James Minahan’s Homecoming
Over the past ten years I’ve been researching the story of James Minahan and the 1908 Potter v. Minahan High Court case. The case is an important one in the history of the White Australia policy, and the story goes something like this.
In 1908 James Minahan arrived in Australia after 26 years in China. Born in Melbourne, as a small boy he was taken by his Chinese father to live in his ancestral village in rural Guangdong to be educated in Chinese. Growing up in China James remembered little of the country of his birth or of his Irish-Australian mother, but Australia was always part of his plans for the future. His father had kept shares in the store he had run on the Indigo goldfields in the 1870s and, as an adult, James planned to return there.
What he found on his arrival in the newly federated Australia, however, was that being born in Australia did not guarantee a right to live there if you were deemed to be Chinese. No longer able to speak the English of his Victorian childhood, James was made to sit the infamous Dictation Test, which he failed. After he was arrested as a prohibited immigrant, the Chinese community rallied around him and began legal proceedings to have him released. James Minahan’s case made it all the way to the High Court of Australia, who ruled in his favour.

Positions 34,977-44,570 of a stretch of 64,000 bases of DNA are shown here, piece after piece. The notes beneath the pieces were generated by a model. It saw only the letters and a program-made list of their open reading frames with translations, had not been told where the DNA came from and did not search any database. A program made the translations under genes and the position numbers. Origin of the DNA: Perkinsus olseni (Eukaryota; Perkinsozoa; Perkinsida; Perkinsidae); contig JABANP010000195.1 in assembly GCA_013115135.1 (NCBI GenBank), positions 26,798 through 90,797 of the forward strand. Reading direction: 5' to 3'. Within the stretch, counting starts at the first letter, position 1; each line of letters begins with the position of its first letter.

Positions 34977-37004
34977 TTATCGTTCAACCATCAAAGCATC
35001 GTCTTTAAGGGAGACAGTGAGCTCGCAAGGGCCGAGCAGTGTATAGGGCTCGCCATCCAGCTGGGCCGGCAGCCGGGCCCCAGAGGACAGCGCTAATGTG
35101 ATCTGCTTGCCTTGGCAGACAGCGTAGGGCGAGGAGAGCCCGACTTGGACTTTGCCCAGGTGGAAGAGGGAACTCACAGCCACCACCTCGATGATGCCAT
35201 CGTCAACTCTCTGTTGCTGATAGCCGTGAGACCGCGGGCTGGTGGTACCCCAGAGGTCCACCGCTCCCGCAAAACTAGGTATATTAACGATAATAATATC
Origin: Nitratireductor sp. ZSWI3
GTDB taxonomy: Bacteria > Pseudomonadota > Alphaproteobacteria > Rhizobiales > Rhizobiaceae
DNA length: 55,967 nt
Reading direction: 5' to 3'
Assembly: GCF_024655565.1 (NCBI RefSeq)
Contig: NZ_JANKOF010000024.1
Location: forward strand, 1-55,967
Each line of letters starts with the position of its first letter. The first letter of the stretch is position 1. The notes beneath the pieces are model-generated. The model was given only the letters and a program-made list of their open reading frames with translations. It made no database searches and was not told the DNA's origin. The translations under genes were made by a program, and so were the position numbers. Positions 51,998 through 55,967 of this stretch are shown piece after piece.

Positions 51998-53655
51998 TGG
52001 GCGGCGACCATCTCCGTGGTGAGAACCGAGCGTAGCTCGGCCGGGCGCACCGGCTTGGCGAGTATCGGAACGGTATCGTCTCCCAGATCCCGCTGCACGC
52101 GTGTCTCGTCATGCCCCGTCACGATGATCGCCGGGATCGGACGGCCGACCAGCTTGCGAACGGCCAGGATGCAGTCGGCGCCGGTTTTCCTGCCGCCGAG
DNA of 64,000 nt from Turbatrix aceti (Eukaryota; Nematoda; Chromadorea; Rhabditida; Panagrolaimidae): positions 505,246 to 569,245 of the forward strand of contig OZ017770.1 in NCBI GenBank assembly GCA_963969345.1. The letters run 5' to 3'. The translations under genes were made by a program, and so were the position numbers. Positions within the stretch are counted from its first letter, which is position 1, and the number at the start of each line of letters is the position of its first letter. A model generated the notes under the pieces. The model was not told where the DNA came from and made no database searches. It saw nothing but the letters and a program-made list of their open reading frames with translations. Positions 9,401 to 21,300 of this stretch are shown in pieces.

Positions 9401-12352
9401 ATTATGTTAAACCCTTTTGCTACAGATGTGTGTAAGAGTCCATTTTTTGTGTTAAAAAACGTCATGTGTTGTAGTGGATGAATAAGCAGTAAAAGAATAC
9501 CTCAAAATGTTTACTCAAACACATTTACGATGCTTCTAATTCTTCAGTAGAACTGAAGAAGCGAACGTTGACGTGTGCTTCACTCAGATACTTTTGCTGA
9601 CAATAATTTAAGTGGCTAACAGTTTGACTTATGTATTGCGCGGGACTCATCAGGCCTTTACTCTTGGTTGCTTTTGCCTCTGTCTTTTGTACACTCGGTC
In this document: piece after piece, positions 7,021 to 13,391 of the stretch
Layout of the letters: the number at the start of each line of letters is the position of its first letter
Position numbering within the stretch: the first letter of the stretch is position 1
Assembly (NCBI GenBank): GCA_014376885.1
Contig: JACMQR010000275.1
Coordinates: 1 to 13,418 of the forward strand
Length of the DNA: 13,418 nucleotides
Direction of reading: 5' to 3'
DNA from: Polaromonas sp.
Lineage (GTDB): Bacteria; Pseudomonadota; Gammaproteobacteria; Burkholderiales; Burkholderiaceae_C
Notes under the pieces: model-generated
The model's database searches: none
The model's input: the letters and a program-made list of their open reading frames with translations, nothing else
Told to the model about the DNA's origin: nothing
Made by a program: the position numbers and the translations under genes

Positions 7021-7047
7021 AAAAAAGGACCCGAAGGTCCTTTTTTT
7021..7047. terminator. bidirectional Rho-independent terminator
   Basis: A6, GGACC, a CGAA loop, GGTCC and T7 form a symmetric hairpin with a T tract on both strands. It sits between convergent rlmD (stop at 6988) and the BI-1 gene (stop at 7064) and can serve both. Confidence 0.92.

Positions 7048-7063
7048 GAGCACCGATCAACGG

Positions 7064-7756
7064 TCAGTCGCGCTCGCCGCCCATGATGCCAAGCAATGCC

James Minahan was allowed to remain in Australia, but what happened to him after his legal victory? Did he stay and make a life for himself in Victoria or did he return to China?
Following extensive work in the archives in Australia, three visits to James Minahan’s ancestral village in Xinhui, some blog posts and a couple of earlier written pieces, I will soon be publishing the full story of James Minahan as an online narrative developed in partnership with Tim Sherratt. The narrative will be in the form of what Tim is calling a LODBook (Linked Open Data Book), an experiment in developing online historical narratives that embed rich structured data about people, places, events and resources.
Handprint of James Minahan, taken on his return to Australia from China in 1908 (National Archives of Australia: A1, 1908/12936)